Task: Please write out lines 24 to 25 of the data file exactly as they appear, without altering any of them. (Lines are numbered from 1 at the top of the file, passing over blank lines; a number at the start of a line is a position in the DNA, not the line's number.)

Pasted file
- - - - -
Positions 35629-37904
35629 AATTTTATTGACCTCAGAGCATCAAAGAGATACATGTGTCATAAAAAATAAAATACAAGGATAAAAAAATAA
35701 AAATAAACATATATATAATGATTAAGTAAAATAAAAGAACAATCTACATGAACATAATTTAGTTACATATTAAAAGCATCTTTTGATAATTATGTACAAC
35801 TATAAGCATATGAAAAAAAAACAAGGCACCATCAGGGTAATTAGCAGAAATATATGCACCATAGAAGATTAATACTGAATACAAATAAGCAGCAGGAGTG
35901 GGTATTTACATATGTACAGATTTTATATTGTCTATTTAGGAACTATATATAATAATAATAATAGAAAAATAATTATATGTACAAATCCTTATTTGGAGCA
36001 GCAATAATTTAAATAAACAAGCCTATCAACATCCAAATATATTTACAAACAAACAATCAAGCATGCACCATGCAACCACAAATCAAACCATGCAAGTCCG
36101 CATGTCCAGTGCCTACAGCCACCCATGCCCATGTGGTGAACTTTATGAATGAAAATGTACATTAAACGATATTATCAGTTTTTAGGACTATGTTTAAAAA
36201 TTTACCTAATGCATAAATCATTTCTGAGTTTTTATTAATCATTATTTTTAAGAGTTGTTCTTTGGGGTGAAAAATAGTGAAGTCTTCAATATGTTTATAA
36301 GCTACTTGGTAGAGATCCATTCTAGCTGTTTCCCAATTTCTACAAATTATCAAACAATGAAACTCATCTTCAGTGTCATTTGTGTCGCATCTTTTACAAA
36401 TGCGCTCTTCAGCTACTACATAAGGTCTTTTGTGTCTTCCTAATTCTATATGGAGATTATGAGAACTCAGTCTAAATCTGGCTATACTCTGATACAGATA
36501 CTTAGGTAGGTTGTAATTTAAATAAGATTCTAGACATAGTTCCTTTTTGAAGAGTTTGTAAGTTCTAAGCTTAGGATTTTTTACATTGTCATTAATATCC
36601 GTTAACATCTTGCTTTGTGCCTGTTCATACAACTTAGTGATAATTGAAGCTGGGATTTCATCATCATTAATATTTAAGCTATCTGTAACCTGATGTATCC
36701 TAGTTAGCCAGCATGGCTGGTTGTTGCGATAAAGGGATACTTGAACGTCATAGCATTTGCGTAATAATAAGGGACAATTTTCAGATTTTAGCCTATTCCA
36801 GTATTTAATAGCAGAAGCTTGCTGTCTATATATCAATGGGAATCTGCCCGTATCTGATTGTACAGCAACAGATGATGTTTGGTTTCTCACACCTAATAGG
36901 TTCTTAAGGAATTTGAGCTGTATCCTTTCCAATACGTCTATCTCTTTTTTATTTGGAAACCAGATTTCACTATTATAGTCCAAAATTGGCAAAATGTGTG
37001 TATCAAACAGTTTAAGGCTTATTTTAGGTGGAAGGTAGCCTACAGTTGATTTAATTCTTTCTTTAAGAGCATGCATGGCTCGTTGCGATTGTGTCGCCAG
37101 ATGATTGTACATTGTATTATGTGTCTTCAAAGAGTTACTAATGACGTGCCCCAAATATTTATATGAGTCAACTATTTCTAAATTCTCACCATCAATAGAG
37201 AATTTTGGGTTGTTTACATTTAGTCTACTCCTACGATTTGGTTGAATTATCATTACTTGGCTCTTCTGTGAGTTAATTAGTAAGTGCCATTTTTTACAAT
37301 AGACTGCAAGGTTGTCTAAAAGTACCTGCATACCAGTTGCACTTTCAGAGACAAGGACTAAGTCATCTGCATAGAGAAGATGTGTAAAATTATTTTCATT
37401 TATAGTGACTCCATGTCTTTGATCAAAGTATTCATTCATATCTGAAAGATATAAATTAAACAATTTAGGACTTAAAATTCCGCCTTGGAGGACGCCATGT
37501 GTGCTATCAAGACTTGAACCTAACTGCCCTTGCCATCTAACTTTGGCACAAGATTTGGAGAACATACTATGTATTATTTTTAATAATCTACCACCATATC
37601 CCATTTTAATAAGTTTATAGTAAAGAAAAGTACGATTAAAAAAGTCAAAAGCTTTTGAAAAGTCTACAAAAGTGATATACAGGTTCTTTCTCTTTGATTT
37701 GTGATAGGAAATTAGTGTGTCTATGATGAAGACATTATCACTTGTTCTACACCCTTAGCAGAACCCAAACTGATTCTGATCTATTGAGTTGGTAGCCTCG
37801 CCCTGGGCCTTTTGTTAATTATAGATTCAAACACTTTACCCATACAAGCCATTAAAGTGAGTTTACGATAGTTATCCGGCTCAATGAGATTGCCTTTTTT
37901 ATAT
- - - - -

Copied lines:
37801 CCCTGGGCCTTTTGTTAATTATAGATTCAAACACTTTACCCATACAAGCCATTAAAGTGAGTTTACGATAGTTATCCGGCTCAATGAGATTGCCTTTTTT
37901 ATAT